Tuesday, March 31, 2015

Social Doctrine: Classes 5 and 6 (April 1, 2015).

Fix the Man, You Fix the World

There was a man who had a little boy that he loved very much. Everyday after work the man would come home and play with the little boy. He would always spend all of his extra time playing with the little boy.
One night, while the man was at work, he realized that he had extra work to do for the evening, and that he wouldn't be able to play with his little boy. But, he wanted to be able to give the boy something to keep him busy. So, looking around his office, he saw a magazine with a large map of the world on the cover. He got an idea. He removed the map, and then patiently tore it up into small pieces. Then he put all the pieces in his coat pocket.
When he got home, the little boy came running to him and was ready to play. The man explained that he had extra work to do and couldn't play just now, but he led the little boy into the dining room, and taking out all the pieces of the map, he spread them on the table. He explained that it was a map of the world, and that by the time he could put it back together, his extra work would be finished, and they could both play. Surely this would keep the child busy for hours, he thought.
About half an hour later the boy came to the man and said, "Okay, it's finished. Can we play now?"

The man was surprised, saying, "That's impossible. Let's go see." And sure enough, there was the picture of the world, all put together, every piece in its place.
The man said, "That's amazing! How did you do that?" The boy said, "It was simple. On the back of the page was a picture of a man. When I put the man together the whole world fell into place."

Notice that the two encyclicals I have given you (“Of Social Concern” and “Charity in Truth” are about development and relation as solidarity   and subsidiarity. What they are talking about is the human person developing into himself by actualizing his relational physiognomy, i.e. giving himself away. The hidden dynamic that these encyclicals are talking about is the human person as subject and the relation to God and the others that is its ontological structure.

* * * * * * * * * * * *

Truth is a Person -  an ”I,”   not an essence - an “it.” The failure to appreciate this profundity rises like the horns of a dilemma that has champions like Cardinal Walter Kasper (not to say the Pope) who appears to be “liberal” vis a vis doctrine for putting it at the service of the downtrodden at the “peripheries,” and Cardinal Raymond Burke who said, “The classic formulation is that ‘the Pope has the plenitude, the fullness, of power.’ This is true. But it is not absolute power. His power is at the service of the doctrine of the faith. And thus the Pope does not have the power to change teaching, doctrine.”[1]
                So it always comes down to opting for love or for truth. And the problem – or better, the “mystery” – is that they are the same thing: the divine Person, and therefore, the image of same which is the human person. And this has been spelled out with the most absolute authority in Gaudium et spes #24: “Furthermore, the Lord Jesus, when praying to the Father ‘that they may all be one… even as we are one’ (Jn. 17, 21-22), has opened up new horizons closed to human reason by implying that there is a certain parallel between the union existing among the divine persons and the union of the sons of God in truth and love. It follows, then, that if man is the only creature on earth that God has wanted for its own sake, man can fully discover his true self only in a sincere giving of himself.”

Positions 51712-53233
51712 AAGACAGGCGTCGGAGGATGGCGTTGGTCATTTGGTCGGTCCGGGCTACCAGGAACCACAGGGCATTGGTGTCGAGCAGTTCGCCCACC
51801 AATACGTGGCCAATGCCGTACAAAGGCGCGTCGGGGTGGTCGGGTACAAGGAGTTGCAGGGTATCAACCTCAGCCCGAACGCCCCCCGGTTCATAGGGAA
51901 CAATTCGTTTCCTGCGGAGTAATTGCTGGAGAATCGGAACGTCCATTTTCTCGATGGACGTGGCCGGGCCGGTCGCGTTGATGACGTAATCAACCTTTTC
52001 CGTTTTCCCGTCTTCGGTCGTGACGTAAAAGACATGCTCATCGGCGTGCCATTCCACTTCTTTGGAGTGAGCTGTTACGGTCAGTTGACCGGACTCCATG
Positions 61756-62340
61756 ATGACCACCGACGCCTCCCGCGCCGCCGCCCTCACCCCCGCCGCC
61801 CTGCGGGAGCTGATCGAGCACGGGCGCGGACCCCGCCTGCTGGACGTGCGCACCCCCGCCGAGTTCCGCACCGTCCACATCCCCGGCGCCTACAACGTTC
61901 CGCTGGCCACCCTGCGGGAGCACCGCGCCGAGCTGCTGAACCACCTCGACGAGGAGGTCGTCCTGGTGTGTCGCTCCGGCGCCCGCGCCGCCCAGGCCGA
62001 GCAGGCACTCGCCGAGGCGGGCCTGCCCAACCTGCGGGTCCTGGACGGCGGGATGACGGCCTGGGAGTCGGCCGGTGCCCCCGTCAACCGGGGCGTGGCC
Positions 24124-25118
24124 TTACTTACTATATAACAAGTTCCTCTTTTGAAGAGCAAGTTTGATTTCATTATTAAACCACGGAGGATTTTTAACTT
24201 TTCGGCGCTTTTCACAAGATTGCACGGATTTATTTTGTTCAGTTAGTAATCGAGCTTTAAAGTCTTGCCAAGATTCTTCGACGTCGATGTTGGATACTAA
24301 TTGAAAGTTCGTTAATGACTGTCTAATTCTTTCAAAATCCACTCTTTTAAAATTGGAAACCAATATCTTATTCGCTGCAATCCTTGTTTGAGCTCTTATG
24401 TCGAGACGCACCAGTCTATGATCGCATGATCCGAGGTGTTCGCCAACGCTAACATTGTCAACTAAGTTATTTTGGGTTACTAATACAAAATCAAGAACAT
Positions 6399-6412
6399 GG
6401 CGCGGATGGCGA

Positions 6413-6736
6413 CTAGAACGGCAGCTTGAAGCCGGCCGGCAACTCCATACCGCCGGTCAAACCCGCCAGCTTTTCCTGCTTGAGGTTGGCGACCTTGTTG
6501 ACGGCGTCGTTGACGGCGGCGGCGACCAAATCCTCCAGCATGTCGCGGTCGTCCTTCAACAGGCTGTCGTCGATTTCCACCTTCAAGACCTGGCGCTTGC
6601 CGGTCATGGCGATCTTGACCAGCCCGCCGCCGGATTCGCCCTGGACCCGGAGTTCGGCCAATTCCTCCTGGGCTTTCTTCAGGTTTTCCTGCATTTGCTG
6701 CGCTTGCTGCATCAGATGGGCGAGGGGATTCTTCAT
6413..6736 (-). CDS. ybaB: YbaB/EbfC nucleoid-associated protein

To the question: what do we mean by a divine Person, Joseph Ratzinger  responded: “The Son as Son, and in so far as he is Son, does not proceed in any way from himself and so is completely one with the Father; since he is nothing beside him, claims no special position of his own, confronts the Father with nothing belonging only to him, retains no room for his own individuality, therefore he is completely equal to the Father. The logic is compelling: if there is nothing in which he is just he, no kind of fenced-off private ground, then he coincides with the Father, is ‘one’ with him. It is precisely this totality of interplay that the word ‘Son’ aims at expressing. To John ‘Son’ means being-from-another; thus with this word he defines the being of this man as being from another and for others, as a being that is completely open on both sides, knows no reserved area of the mere ‘I.’ When it thus becomes clear that the being of Jesus as Christ is a completely open being, a being ‘from’ and ‘towards,’ that nowhere clings to itself and nowhere stands on its own, then it is also clear at the same time that this being is pure relation (not substantiality) and, as pure relation, pure unity. This fundamental statement about Christ becomes, as we have seen, at the same time the explanation of Christian existence. To John, being a Christian means being like the Son, becoming a son; that is, not standing on one’s own and in oneself, but living completely open in the ‘from’ and ‘towards.’ In so far as the Christian is a ‘Christian,’ this is true of him. And certainly such utterances will make him aware to how small an extent he is a Christian.[2][3]